The World Intellectual Property Organization (WIPO) is seeking to reform U.S. copyright law. The WIPO Treaty on Audiovisual Performances (AV Treaty) would restrict the communication of actors' and musicians' performances without authorization. The treaty would probably make it illegal to display or show clips of performances, or make a movie or YouTube video by transforming or adapting other actors' or musicians' performances, particularly when the original credits and copyright information are dropped. This Article analyzes key provisions of the AV Treaty to ascertain whether they change US law, or merely globalize existing US doctrines. This Article describes the threat posed to the First Amendment by the AV Treaty's introduction of performers' moral rights, and by the outlawing of acts that make performances "available" to others even without a distribution of clips of them. This Article analyzes these First Amendment threats using the rubric provided by Eldred v. Ashcroft. It also outlines the due process concerns that arise from the AV Treaty's vague language and arbitrary distinctions, and the Eighth Amendment problems arising from statutory damages in civil actions regarding the misuse of performances. Moreover, the Trans-Pacific Partnership Agreement may exacerbate the harms to the Internet inflicted by the AV Treaty, by requiring criminal charges for the noncommercial use of a performance.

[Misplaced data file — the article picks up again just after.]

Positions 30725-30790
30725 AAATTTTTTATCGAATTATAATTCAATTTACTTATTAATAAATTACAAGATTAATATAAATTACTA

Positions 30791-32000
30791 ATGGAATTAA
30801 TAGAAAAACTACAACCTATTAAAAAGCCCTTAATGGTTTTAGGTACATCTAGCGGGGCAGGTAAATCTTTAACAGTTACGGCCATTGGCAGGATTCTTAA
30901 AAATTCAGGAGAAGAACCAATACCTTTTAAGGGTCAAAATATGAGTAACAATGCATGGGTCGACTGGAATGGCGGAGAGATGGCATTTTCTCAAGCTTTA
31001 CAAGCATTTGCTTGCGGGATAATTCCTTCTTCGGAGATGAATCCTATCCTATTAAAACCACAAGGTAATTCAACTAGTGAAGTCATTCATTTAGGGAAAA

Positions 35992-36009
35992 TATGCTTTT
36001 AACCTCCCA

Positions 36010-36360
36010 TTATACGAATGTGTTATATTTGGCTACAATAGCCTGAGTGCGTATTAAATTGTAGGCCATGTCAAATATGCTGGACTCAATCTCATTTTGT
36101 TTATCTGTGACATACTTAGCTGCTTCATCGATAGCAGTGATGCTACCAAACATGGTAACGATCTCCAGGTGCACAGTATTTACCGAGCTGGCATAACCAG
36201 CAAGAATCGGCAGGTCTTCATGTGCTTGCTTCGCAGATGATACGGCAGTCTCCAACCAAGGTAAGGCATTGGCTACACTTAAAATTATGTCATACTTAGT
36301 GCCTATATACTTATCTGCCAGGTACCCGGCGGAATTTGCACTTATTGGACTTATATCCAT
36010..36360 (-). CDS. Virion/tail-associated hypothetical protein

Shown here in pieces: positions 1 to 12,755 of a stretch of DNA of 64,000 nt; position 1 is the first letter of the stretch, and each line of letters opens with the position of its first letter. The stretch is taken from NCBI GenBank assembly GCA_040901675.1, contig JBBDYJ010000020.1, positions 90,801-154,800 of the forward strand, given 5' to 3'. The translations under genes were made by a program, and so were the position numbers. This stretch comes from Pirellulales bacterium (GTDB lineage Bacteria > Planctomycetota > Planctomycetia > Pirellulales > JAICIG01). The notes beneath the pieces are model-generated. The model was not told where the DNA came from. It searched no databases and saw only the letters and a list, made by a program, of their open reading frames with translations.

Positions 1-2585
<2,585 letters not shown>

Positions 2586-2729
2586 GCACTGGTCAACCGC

Hannibal Travis Professor of Law,
WIPO and the American Constitution: Thoughts on a New Treaty Relating to Actors and Musicians,
16 Vanderbilt Journal of Entertainment and Technology Law
Available at: https://scholarship.law.vanderbilt.edu/jetlaw/vol16/iss1/3